Legit Power Supply Reviews
Add2PSU Daisy Chain Power Supply Adapter Review
|Date:||Mon, Sep 05, 2011 - 12:00 AM|
|Written By:||Nathan Kirsch -|
Running Multiple Power Supplies in One PC
For as long as I can remember, the need for larger power supplies has always been an issue with the enthusiast community. One of the easiest ways to beef up the power supply in your computer case is to daisy chain two power supplies together in your computer. This solution not unheard of for most of our readers, but how do you go about stuffing two power supplies into your case and make it to where both of them turn on at the same time? The way that I knew about was done using a 24-pin adapter that gives you the ability to two PSUs for those needing more power.
For more than five years you can go out and buy Lian-Li Dual Power Supply Adapter (shown above) to run two power supplies. This solution runs anywhere from $9 to $16 plus shipping and will power up two power supplies when the motherboard is turned on. This cable can be used with both 24 pin and 20 pin ATX motherboard and is fairly versatile. While this solution works, it doesn't look pretty as it isn't sleeved and might be a pain to hide in general.
Enter the Add2SU, a solution that uses a small circuit board to wire up as many power supplies together in a daisy chain that your heart desires. This device was designed by David Lorentzen when he couldn't find the solution that he wanted when trying to add a second power supply to his home server. The design of the Add2PSU is rather simple as it has a 24-pin ATX and 4-pin MOLEX power supply connector on it with a lone Golden Telecom Relay (GB-1C12L) that is made by the Shenzhen Golden Electrical Appliances Company over in China. To use the Add2PSU you just plug in the 20 or 24-pin ATX connector from the new power supply onto this board and then a 4-pin Molex connector from the existing power supply. When the relay detects power it allows the second power supply unit to turn on instantly. As simple as the device is, Lorentzen says that he has been awarded a patent pending status for this little creation.
Add2Psu Adapter Features:
- Solid State PC board
- Non-heat generating
- True Plug and Play
- Compact design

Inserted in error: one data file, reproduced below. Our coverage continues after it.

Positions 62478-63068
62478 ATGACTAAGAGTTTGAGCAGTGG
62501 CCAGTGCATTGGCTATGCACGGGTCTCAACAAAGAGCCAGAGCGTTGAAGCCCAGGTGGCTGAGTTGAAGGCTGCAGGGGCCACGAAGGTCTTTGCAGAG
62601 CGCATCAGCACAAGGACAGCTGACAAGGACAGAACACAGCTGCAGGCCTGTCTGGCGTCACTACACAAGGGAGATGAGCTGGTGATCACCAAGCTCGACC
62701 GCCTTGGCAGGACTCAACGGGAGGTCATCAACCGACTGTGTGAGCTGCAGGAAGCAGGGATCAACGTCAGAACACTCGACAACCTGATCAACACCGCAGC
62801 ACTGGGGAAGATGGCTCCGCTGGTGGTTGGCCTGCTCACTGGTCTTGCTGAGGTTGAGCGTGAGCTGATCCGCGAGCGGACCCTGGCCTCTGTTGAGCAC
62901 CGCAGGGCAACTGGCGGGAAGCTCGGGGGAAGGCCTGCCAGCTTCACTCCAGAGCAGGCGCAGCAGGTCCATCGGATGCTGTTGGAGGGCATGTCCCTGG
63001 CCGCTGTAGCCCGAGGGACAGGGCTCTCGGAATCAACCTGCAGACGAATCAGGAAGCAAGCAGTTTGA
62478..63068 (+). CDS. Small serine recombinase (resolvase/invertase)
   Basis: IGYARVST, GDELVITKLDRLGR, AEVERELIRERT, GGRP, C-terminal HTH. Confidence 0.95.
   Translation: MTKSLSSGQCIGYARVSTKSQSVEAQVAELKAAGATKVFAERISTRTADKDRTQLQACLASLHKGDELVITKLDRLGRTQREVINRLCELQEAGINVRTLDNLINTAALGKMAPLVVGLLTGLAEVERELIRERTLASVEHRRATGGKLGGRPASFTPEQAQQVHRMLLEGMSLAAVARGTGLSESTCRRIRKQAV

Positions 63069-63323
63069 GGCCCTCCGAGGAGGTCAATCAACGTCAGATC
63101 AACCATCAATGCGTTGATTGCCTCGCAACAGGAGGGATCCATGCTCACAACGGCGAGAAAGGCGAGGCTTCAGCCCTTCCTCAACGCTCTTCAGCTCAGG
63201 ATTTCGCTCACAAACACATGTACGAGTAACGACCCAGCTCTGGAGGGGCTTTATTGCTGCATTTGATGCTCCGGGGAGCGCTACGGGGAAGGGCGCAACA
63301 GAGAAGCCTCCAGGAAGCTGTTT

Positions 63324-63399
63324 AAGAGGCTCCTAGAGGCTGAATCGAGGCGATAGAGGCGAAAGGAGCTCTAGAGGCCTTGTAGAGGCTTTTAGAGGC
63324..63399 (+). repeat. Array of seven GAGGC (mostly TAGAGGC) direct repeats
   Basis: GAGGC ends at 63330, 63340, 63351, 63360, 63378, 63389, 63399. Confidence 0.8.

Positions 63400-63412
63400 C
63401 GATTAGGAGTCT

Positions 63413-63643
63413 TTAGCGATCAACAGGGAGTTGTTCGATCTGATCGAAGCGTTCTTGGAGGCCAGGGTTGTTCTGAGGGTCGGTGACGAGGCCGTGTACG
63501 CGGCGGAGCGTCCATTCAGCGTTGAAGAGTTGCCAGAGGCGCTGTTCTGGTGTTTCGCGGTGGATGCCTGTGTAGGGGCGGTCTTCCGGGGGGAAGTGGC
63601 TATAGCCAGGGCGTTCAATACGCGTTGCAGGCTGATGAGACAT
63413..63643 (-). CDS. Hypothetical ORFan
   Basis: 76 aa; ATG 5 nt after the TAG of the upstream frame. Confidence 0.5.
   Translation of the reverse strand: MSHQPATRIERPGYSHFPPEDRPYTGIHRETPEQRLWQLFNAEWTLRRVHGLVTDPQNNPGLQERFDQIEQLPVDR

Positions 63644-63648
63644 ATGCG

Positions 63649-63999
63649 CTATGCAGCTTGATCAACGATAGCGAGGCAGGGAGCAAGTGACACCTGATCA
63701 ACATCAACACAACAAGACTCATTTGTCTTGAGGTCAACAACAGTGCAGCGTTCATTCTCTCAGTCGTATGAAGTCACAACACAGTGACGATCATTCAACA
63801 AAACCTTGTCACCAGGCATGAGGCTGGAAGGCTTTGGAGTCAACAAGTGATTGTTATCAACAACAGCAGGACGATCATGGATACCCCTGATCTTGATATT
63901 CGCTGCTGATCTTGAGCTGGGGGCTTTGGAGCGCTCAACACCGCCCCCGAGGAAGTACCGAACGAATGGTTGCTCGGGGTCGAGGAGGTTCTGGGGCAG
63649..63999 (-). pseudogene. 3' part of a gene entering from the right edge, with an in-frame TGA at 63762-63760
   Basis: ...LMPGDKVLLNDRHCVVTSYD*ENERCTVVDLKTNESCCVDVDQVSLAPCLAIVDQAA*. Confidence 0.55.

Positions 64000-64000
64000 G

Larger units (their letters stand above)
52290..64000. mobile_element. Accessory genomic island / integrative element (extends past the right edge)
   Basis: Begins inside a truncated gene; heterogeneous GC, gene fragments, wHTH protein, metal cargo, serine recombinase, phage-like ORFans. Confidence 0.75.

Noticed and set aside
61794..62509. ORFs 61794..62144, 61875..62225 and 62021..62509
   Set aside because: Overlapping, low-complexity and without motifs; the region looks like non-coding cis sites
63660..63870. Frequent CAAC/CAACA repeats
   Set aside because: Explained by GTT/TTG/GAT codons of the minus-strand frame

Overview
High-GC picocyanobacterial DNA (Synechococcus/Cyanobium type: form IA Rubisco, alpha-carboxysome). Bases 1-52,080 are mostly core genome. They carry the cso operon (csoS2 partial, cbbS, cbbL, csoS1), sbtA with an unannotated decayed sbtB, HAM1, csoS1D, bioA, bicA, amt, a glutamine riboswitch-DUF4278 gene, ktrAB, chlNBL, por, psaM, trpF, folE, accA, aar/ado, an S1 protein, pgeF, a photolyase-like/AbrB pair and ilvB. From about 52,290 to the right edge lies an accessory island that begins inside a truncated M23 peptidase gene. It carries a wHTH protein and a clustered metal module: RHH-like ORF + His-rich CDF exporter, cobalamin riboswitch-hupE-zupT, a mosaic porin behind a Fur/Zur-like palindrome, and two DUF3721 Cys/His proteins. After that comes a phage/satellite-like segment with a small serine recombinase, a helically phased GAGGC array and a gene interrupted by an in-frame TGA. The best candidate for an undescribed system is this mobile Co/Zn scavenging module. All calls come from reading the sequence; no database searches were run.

- Multiple mounting options
- Virtually unlimited PSU’s
The Add2PSU circuit board measures just 73mm x 25mm (2.85" x 1.00") and due to it's rather small size, it can be mounted nearly anyplace. The Add 2 PSU comes with a 2" x 1" strip of 3M double sided tape on the back that covers up the solder points on the back of the PCB to keep them from shorting out and also allows you to easily mount it to your case. The sides of the PCB also have holes in them, so you could also screw it or zip tie it to something inside your PC case. The ends of the PCB don't contain any trace routes, so if you really wanted to you could cut the ends off the device and shorten to just roughly 2.1" if you wanted to.
To try out the Add2PSU I pulled two Corsair HX620W power supplies that I retired from the test bench early last year since they were unable to handle the power demands of some of the crazy computer hardware that I benchmark and overclock around here. I hooked the two 620W power supplies together with the Add2PSU adapter and sure enough both power supplies kicked on like there were siamese twins. The Add2PSU worked fine and I ended up with a total of 1240 Watts of power by using this simple device, which is plenty power for most enthusiast PCs that you could build today.
The one thing that I noticed during testing, is that on power supplies with the quick release ends that creates a tight fit in the Add2PSU and slightly tweaks the connectors. I don't think it is enough to stress or fatigue the soldered joints, but something worth pointing out to our readers. The simple way to fix this would be to cut off one side of the 'tab' on the 4-pin Molex connector that is causing the issue.
Add2PSU made a quick video about this device that shows how to you it in a video clip where they link together three power supplies together.
Final Thoughts and Conclusions:
The Add2PSU makes it easier than ever to daisy chain two power supplies together to give your system more power without having to buy a bigger power supply. It's ideal for those that have multiple power supplies sitting around and want a cost effective way to add in another power supply to help power a new video card or something like that. Just make sure your case has enough room inside to fit two power supplies! The Add2PSU is so small it more than likely won't be an issue finding a place for it and is certainly a better solution when it comes to looks and for airflow than the old adapter wires.
The Add2PSU costs $19.95 plus $1.99 shipping, which isn't bad, but also higher than I wish it was. The Add2PSU works great, but for $22 you aren't that far away from a new power supply depending on what your needs are when it comes to Wattage. You'll have to figure out if buying a new power supply or daisy chaining is the proper solution for your needs. If you have power supplies laying around or can get one for free a device like the Add2PSU is right for you.
I am happy that David Lorentzen took his idea and created a product with it as I don't see too many new people entering the market with niche products these days. Maybe down the road he'll make an all black version with a black PCB and connectors on it to better blend in with the blacked out interior on modern cases. That would increase the cost though and when launching a new product you want to keep costs down and move your product!
Legit Bottom Line: The Add2PSU offers a simple way to join two power supplies together to give you more power when your systems power supplies requirements expand beyond what your PSU can offer.
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